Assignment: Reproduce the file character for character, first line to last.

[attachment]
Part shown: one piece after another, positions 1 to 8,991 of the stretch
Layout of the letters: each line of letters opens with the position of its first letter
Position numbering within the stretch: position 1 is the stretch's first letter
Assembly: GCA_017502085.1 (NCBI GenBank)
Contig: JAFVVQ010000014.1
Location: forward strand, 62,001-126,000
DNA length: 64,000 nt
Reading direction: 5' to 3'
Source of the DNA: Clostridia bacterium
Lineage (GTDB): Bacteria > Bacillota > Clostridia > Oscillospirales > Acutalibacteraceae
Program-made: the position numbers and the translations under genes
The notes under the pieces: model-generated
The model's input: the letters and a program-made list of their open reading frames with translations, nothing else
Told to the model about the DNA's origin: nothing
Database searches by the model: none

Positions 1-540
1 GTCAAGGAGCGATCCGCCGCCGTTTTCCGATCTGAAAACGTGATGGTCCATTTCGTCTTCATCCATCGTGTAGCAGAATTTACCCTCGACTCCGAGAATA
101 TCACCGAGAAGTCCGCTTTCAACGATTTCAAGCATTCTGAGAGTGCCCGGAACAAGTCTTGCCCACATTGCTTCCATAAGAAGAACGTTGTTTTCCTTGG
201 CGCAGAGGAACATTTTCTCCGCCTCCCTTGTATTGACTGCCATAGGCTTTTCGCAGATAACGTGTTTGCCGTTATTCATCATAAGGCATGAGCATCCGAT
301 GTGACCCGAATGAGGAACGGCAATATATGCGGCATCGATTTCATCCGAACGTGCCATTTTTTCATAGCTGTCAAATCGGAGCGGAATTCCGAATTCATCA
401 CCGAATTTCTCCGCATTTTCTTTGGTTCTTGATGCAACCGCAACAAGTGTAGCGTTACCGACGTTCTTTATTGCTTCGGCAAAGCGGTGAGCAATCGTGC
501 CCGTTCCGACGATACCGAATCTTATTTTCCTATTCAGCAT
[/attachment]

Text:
Part shown: one piece after another, positions 1 to 8,991 of the stretch
Layout of the letters: each line of letters opens with the position of its first letter
Position numbering within the stretch: position 1 is the stretch's first letter
Assembly: GCA_017502085.1 (NCBI GenBank)
Contig: JAFVVQ010000014.1
Location: forward strand, 62,001-126,000
DNA length: 64,000 nt
Reading direction: 5' to 3'
Source of the DNA: Clostridia bacterium
Lineage (GTDB): Bacteria > Bacillota > Clostridia > Oscillospirales > Acutalibacteraceae
Program-made: the position numbers and the translations under genes
The notes under the pieces: model-generated
The model's input: the letters and a program-made list of their open reading frames with translations, nothing else
Told to the model about the DNA's origin: nothing
Database searches by the model: none

Positions 1-540
1 GTCAAGGAGCGATCCGCCGCCGTTTTCCGATCTGAAAACGTGATGGTCCATTTCGTCTTCATCCATCGTGTAGCAGAATTTACCCTCGACTCCGAGAATA
101 TCACCGAGAAGTCCGCTTTCAACGATTTCAAGCATTCTGAGAGTGCCCGGAACAAGTCTTGCCCACATTGCTTCCATAAGAAGAACGTTGTTTTCCTTGG
201 CGCAGAGGAACATTTTCTCCGCCTCCCTTGTATTGACTGCCATAGGCTTTTCGCAGATAACGTGTTTGCCGTTATTCATCATAAGGCATGAGCATCCGAT
301 GTGACCCGAATGAGGAACGGCAATATATGCGGCATCGATTTCATCCGAACGTGCCATTTTTTCATAGCTGTCAAATCGGAGCGGAATTCCGAATTCATCA
401 CCGAATTTCTCCGCATTTTCTTTGGTTCTTGATGCAACCGCAACAAGTGTAGCGTTACCGACGTTCTTTATTGCTTCGGCAAAGCGGTGAGCAATCGTGC
501 CCGTTCCGACGATACCGAATCTTATTTTCCTATTCAGCAT